Pinoy Recipes: Adobong Kangkong (Apan-apan)

Check out your social media pages. What have your friends on quarantine been up to? Cooking! Yes, many of us are testing our culinary skills while on community quarantine.

It is definitely safer to prepare your own meals just to be safe. So we once again revisit our old favorite: Filipino recipes. Our first recipe: Adobong Kangkong!

In the Philippines, it is very common to cook Kangkong in the “adobo” way. Kangkong (Ipomoea aquatica) is also known as water spinach, swamp cabbage, river spinach, and Chinese watercress.

*Adobo = prepared by using a paste or marinade made from chilies, vinegar, herbs, and spices, used in Mexican cooking to flavour meat or fish.

Adobong Kangkong can be cooked with pork meat or with soy sauce. It's easy to prepare and you can serve it within 10-15 minutes!


  • 2 tbsp. oil 
  • 4 cloves of garlic, well-minced
  • 1 onion (optional)
  • 100g pork, cut into cubes or small lengths
  • 2 tsp. soy sauce 
  • 2 tsp. vinegar
  • water
  • pepper, salt (seasoning)
  • 2 bundles of Kangkong (cut into 2 inches long) 



  1. Heat oil in a pan. Sauté garlic and onion.
  2. Add the pork. Stir-fry until it turns brown.
  3. Add water. Let it boil to soften the pork.
  4. Add soy sauce, vinegar, pepper, and salt.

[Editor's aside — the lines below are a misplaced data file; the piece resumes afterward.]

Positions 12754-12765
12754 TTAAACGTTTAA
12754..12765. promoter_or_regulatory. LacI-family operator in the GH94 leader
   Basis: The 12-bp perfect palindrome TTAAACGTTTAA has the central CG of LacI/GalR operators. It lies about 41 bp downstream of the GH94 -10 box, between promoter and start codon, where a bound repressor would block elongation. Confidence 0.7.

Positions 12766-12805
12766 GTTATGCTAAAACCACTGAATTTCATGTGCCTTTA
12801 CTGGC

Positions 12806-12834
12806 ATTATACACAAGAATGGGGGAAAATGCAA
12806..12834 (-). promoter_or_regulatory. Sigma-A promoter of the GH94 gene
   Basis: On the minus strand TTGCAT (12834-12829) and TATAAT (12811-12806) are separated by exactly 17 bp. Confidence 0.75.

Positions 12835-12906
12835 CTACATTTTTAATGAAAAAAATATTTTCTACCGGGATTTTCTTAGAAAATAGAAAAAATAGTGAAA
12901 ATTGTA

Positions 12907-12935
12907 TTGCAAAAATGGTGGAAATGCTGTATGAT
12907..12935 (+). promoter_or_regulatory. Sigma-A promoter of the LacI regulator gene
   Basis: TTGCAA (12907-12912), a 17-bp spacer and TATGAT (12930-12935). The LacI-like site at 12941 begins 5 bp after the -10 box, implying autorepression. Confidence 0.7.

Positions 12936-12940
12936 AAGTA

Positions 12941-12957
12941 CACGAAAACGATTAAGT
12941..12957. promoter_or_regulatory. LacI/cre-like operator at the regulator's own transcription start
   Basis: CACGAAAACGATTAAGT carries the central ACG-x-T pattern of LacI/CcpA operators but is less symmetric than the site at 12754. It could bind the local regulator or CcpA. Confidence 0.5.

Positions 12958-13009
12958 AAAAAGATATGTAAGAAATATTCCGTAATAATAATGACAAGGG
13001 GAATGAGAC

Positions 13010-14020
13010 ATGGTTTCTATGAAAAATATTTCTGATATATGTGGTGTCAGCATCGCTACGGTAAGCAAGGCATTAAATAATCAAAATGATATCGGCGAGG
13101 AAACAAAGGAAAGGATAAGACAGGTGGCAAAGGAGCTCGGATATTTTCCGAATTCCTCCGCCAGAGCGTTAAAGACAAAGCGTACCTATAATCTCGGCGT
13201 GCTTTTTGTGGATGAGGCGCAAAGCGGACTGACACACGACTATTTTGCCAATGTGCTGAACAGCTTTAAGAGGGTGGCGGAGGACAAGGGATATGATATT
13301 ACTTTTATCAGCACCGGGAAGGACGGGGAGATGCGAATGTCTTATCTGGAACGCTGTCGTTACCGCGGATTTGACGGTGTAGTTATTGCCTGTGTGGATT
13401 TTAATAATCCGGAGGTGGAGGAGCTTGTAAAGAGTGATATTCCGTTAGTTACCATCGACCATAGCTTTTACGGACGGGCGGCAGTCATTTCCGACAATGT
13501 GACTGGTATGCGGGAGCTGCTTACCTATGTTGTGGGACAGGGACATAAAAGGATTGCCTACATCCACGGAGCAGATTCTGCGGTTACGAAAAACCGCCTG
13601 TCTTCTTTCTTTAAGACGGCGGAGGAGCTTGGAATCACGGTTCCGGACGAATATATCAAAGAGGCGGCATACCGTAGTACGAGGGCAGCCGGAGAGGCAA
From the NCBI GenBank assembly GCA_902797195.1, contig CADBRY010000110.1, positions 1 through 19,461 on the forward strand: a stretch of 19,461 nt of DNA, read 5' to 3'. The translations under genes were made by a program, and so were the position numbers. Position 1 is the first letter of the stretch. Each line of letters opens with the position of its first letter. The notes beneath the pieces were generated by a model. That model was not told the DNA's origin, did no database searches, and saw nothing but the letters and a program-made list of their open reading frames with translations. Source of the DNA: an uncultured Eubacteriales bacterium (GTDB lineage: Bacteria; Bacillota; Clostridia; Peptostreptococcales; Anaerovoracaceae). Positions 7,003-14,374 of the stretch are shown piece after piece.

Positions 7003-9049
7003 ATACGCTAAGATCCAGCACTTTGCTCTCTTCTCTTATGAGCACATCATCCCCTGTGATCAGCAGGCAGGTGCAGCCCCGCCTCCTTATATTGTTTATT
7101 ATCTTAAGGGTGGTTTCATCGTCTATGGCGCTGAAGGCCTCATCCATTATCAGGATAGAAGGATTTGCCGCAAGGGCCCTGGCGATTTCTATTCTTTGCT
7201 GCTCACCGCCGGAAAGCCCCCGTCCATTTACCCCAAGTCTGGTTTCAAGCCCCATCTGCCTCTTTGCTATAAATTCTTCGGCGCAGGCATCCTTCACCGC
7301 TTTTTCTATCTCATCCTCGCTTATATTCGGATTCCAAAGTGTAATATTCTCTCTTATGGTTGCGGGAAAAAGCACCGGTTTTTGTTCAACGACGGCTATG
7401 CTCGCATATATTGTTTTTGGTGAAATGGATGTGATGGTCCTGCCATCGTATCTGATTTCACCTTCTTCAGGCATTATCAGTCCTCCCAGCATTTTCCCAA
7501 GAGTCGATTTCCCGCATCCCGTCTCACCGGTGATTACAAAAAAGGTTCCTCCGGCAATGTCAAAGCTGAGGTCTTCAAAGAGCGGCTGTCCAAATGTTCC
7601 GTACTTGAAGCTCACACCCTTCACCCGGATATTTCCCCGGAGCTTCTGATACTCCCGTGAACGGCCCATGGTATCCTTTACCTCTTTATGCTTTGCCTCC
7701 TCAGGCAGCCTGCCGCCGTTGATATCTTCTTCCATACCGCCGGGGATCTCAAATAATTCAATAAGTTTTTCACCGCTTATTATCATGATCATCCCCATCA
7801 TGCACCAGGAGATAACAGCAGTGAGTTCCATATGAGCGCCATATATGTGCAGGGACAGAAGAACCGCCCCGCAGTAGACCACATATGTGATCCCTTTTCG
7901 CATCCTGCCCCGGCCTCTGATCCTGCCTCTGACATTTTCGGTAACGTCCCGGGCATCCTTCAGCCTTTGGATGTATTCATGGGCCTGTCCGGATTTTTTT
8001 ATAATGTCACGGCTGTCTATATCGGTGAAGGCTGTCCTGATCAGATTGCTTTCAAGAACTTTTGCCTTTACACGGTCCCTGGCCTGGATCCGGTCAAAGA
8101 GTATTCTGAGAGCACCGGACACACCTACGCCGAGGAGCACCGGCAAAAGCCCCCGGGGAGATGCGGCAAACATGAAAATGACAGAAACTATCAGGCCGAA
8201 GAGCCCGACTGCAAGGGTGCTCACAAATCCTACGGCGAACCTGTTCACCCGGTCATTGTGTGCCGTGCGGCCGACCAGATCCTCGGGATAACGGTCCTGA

5. Add Kangkong. Cool until the leaves are totally wilted.
  6. Adjust seasoning, according to your taste.
  7. Remove from heat then serve. 

Violá! You're done! Most Filipinos love the slippery texture, tender leaves, and crunchy stems when cooked. Aside from this dish, you can also try the Binagoongang Kangkong and Ensaladang Kangkong. You might as well try to add the leaves in Vegetable soup, Sinigang, or Monggo (mung bean) Soup.


Kangkong is Healthy

Kangkong is a healthy vegetable. It is high in beta-carotene, carbohydrates, dietary fibers, iron, and natural antioxidants.

It is usually seen in damp areas whether it is clean or dirty. The stem grows 2-3 meters (7-10ft.). Proper preparation, such as washing, boiling and frying is advisable to prevent health risks. 

It can also be fed on livestock such as pigs, chickens, ducks, fish, and cattle because of having high carotene which serves as green fodder. It has also been proven to be an effective method for wastewater treatment called Phytoremediation. 

In Southeast Asia and Africa, it is traditionally used as medicine in nosebleeds, anthelmintic (antiparasitic), and against piles (hemorrhoids).